We pulled out of Park of the Sierras in the morning, drove through Fresno and into the mountains towards King’s Canyon National Park. What an interesting drive to start in the mountains, come down to flat land past cattle grazing, vineyards, big city life, then out of the city and back to farmland. Everything around it is bone dry, dusty and brown except for the crops which are a lush green. Slowly we gained elevation and we’re back in the mountains again.
As I followed Jim rounding the corners on narrow mountain roads I cringed every time he came close to a snow marker – they’re not very far off the road! I wonder if it might be better if I’m a few cars back so I don’t see so much! In the mountain we stopped at the ranger station where I stayed with the RV while Jim hopped in the Honda to find a boon docking spot for us. He wasn’t gone long before he came back with a big smile on his face, clearly pleased with what he found.
I followed him around more windy curves then his blinker came on…I looked the direction of the blinker…down a dirt road. A rough dirt road with a slight incline. Ugh, is Bighaus really going to make this? It’s geometry and physics, he always says, when it comes to driving through ruts and potholes. I certainly wouldn’t attempt this but I trust his geometry and physics. And we made it!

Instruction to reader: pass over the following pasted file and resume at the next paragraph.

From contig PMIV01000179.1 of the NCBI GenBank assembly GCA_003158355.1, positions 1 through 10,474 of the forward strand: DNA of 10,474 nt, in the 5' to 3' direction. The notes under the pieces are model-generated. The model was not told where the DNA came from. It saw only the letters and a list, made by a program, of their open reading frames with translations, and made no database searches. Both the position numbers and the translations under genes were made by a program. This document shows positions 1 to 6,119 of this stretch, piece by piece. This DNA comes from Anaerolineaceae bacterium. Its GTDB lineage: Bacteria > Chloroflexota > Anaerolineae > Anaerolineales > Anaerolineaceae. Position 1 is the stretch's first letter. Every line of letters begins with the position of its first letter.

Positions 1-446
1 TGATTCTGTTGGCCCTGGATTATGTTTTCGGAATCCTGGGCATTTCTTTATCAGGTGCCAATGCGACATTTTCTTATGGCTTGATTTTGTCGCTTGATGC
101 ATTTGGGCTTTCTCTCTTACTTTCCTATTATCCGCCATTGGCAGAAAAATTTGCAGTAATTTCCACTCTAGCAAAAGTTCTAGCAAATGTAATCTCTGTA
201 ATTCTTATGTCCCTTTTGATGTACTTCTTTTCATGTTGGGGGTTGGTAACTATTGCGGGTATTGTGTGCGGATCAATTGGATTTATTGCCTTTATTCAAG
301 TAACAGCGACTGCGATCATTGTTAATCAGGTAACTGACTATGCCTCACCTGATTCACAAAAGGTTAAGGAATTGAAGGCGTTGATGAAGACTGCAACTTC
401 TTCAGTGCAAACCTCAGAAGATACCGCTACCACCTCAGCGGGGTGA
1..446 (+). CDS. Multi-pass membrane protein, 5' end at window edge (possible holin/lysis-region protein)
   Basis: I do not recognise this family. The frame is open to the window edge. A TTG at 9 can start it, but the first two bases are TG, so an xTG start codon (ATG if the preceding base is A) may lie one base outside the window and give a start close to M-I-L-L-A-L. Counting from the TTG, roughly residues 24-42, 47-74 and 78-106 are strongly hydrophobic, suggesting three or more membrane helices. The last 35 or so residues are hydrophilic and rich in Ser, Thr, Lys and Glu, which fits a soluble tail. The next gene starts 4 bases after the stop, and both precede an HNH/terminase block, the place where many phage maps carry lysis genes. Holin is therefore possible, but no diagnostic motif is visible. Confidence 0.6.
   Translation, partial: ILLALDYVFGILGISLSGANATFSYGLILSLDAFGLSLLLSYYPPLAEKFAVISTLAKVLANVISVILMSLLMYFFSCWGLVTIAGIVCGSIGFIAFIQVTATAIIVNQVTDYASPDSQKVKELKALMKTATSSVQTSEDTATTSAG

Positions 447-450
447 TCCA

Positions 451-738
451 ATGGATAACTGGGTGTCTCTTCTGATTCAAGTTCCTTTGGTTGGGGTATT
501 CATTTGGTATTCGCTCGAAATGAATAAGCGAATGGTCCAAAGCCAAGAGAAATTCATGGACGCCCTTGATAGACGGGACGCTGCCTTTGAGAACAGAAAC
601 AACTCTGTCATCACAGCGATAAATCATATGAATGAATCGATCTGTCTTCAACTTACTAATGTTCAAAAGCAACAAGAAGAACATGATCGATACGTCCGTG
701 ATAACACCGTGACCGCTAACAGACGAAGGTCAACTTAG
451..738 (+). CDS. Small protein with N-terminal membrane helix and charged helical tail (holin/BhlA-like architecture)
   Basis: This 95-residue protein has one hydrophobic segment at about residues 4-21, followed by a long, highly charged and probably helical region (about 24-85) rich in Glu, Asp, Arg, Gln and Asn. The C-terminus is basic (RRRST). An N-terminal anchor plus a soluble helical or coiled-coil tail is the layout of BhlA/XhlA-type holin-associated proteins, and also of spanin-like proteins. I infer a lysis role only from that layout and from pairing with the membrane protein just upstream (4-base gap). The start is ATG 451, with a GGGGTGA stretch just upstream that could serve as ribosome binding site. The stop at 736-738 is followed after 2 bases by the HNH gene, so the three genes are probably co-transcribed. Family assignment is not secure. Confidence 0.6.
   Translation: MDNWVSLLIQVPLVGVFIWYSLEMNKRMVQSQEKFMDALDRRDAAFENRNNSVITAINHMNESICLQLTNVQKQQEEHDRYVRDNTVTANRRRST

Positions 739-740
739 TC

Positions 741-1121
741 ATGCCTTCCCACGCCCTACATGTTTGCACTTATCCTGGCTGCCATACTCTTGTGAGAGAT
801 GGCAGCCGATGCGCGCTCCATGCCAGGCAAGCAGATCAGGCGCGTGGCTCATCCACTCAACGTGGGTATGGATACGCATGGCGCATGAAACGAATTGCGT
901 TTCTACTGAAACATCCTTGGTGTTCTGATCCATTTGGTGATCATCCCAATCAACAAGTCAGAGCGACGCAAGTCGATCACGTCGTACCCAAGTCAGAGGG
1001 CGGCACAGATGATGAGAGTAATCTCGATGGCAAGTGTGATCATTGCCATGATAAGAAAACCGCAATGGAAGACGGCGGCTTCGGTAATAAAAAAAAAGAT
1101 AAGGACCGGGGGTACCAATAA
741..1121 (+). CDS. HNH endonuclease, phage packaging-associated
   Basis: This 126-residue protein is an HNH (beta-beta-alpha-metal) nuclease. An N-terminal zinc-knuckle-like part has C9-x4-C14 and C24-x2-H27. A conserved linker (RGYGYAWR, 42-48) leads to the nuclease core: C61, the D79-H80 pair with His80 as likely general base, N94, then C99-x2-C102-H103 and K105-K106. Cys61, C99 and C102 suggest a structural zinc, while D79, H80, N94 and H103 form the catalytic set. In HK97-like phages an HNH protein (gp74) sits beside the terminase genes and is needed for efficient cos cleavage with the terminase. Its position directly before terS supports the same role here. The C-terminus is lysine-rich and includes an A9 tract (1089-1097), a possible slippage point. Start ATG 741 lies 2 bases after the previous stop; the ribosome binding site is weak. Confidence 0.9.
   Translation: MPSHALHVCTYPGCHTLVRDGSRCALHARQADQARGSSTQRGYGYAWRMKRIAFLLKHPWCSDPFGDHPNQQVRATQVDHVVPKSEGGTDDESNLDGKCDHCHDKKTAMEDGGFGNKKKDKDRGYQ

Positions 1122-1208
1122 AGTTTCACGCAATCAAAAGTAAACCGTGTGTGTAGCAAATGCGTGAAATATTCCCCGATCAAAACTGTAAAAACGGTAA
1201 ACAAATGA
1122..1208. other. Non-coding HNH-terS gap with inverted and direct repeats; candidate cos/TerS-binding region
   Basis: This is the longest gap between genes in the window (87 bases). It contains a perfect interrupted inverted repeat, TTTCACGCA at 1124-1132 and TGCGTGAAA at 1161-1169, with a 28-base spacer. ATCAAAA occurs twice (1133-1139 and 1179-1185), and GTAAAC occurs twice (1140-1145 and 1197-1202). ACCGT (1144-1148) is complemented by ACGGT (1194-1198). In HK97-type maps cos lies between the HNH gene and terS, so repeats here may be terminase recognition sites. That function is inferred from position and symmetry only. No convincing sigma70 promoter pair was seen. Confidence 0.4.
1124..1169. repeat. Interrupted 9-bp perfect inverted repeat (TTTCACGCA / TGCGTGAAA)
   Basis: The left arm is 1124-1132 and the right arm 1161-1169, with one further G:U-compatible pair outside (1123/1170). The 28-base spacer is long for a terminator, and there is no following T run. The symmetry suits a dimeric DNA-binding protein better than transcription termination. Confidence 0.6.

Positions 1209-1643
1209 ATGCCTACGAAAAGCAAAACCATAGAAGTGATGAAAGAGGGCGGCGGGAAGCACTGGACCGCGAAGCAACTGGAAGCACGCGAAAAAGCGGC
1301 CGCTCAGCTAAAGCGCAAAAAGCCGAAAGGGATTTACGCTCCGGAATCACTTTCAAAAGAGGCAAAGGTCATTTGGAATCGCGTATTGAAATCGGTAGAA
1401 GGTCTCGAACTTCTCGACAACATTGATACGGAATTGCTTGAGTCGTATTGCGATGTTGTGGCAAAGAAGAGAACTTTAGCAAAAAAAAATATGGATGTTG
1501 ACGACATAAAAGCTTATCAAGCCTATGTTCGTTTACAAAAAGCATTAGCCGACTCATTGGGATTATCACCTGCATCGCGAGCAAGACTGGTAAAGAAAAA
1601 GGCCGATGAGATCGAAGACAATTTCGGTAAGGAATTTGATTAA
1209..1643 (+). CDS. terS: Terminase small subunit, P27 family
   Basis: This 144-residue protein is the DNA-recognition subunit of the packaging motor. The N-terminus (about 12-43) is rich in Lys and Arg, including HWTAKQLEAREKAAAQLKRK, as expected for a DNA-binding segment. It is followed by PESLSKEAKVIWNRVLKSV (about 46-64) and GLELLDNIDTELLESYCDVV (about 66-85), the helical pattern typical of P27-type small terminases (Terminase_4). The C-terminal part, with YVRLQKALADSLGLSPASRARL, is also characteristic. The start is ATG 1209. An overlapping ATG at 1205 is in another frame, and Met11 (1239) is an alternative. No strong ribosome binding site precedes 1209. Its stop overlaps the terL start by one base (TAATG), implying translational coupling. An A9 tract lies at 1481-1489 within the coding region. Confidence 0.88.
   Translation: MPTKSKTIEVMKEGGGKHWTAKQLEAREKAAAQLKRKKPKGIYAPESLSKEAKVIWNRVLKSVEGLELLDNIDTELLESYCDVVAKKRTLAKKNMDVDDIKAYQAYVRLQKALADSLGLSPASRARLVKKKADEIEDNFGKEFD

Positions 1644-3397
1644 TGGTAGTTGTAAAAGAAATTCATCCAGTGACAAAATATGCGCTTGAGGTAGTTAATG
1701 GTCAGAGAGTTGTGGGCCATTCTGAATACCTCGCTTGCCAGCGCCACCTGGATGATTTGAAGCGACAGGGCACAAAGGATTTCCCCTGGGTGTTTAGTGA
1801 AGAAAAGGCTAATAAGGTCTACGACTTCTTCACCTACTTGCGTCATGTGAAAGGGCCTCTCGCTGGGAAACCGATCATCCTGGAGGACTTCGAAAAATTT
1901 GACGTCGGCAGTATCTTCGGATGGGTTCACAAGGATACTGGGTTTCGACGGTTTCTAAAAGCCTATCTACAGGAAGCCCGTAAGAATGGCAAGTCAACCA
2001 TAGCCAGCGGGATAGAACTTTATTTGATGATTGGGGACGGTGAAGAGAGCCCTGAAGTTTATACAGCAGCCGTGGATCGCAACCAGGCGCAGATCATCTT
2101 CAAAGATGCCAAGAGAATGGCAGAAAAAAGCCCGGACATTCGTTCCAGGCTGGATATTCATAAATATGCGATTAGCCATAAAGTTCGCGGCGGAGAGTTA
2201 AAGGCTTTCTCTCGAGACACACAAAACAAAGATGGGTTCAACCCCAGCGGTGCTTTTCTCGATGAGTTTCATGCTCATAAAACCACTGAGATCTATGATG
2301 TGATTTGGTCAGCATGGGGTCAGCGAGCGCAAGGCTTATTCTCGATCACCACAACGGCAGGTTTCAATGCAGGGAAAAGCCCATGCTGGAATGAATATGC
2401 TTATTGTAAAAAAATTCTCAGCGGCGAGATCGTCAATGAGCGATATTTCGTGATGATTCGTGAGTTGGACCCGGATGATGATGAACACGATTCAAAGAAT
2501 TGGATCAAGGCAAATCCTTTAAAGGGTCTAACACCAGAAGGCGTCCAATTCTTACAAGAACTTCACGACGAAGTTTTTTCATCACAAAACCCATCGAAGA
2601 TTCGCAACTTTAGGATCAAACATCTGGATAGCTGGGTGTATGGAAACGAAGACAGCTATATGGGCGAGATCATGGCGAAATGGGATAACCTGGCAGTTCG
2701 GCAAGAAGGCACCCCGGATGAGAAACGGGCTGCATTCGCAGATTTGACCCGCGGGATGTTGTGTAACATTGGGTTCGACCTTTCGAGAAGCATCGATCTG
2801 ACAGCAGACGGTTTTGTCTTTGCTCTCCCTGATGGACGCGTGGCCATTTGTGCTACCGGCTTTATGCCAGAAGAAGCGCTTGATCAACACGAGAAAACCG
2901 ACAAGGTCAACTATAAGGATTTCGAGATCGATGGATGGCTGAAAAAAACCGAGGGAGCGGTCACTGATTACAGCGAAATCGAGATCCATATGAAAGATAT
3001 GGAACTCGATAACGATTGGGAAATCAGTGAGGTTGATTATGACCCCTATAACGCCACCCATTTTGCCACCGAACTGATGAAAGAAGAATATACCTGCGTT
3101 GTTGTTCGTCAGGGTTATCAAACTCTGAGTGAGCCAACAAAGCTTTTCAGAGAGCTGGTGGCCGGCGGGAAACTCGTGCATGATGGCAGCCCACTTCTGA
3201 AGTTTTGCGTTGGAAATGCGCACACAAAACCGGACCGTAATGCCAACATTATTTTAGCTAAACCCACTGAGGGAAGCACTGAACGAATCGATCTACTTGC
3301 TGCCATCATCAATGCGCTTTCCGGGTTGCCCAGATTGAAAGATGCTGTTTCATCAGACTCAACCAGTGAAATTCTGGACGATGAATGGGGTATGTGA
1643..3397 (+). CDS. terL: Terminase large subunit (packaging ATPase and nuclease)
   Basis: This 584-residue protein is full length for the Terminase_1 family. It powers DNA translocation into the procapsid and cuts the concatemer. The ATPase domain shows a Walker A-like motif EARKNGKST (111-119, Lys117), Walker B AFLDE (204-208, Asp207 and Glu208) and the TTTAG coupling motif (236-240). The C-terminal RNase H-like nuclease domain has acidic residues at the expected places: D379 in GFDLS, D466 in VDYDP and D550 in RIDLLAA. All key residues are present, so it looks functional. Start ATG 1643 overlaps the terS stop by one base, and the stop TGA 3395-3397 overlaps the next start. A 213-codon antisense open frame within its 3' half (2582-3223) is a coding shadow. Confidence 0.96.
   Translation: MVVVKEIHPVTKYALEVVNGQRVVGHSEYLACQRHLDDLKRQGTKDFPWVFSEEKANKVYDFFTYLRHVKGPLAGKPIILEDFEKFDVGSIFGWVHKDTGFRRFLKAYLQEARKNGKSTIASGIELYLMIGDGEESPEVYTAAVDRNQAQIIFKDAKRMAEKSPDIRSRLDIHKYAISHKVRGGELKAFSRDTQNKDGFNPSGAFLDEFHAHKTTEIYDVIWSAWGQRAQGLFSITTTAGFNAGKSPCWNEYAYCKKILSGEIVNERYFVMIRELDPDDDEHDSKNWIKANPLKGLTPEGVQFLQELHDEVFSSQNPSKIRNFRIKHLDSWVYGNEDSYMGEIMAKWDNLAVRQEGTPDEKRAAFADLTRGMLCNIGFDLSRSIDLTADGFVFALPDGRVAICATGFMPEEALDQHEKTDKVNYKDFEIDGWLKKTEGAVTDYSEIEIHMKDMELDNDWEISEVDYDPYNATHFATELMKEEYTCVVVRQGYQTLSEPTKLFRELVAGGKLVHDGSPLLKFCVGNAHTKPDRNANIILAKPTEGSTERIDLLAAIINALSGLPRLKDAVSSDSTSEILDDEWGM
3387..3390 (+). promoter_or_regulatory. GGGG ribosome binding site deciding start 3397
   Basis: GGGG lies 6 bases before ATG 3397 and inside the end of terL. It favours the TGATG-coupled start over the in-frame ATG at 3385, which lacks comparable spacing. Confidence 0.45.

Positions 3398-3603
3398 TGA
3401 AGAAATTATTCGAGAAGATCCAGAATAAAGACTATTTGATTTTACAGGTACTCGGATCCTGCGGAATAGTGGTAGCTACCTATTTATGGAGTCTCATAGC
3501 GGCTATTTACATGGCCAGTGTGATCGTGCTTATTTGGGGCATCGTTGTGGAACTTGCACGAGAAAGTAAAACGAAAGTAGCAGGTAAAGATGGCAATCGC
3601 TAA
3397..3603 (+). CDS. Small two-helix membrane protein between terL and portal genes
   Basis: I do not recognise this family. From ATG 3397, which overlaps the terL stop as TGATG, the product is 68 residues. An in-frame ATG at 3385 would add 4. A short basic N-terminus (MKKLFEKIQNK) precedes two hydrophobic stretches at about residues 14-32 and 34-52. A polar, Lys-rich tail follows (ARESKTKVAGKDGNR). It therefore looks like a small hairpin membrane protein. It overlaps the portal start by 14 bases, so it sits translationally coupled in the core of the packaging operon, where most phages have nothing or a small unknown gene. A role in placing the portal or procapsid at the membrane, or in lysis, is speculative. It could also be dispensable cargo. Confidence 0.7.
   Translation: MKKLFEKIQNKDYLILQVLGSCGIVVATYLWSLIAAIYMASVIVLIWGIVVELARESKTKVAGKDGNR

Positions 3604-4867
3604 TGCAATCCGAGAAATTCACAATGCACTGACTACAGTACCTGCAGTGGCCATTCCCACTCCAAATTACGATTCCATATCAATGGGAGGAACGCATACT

The only problem was the RV is facing the wrong direction for the view. It’s a dusty road with a wide spot offering a view of the mountains and valley below, and I mean right below this road. We want the door facing out that direction and not the pile of dirt on the other side so our next task was for me to direct Jim in backing up, pulling forward, backing up, pulling forward, till we inched the Bighaus around and pointed the other direction….without backing off the road into the soft roadside into the trees and valley below or pulling forward into any of the large rocks hidden from his view. Like a master he got it positioned and leveled. Whew, time for an adult beverage as we celebrate our first official boon docking spot. We’ve done dry camping before, but we are fully self-contained with everything we need – water, solar power, propane. We hope.
Just like a house, it’s not a question of if but when will something break. And when you’re in an RV far from the nearest town the question is also – how can it be repaired if we don’t happen to have a replacement with us? Not long into our trip our water pump stopped working. Our tank was still filled with water, but with no pump you get no water. Jim poked around and discovered a fuse in the water pump had broken. It wasn’t blown, just broken. He has near-magic abilities when it comes to most things mechanical, so he "simply" soldered it back together and we were back in business.
So far boondocking is not too bad.